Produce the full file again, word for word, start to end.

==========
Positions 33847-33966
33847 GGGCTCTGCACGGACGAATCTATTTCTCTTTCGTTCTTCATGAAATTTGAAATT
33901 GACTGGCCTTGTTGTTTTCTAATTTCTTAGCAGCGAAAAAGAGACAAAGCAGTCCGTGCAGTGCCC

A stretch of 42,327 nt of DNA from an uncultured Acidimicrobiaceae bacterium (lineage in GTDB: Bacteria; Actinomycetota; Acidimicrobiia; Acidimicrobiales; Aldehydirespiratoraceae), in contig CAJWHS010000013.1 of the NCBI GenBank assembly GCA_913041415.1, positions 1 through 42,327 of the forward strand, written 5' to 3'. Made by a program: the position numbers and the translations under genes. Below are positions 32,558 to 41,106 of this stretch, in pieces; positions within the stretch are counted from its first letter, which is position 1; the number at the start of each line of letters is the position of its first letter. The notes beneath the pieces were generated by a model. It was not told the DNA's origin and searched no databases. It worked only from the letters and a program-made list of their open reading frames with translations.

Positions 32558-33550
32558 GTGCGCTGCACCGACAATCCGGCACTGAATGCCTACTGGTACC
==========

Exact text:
Positions 33847-33966
33847 GGGCTCTGCACGGACGAATCTATTTCTCTTTCGTTCTTCATGAAATTTGAAATT
33901 GACTGGCCTTGTTGTTTTCTAATTTCTTAGCAGCGAAAAAGAGACAAAGCAGTCCGTGCAGTGCCC

A stretch of 42,327 nt of DNA from an uncultured Acidimicrobiaceae bacterium (lineage in GTDB: Bacteria; Actinomycetota; Acidimicrobiia; Acidimicrobiales; Aldehydirespiratoraceae), in contig CAJWHS010000013.1 of the NCBI GenBank assembly GCA_913041415.1, positions 1 through 42,327 of the forward strand, written 5' to 3'. Made by a program: the position numbers and the translations under genes. Below are positions 32,558 to 41,106 of this stretch, in pieces; positions within the stretch are counted from its first letter, which is position 1; the number at the start of each line of letters is the position of its first letter. The notes beneath the pieces were generated by a model. It was not told the DNA's origin and searched no databases. It worked only from the letters and a program-made list of their open reading frames with translations.

Positions 32558-33550
32558 GTGCGCTGCACCGACAATCCGGCACTGAATGCCTACTGGTACC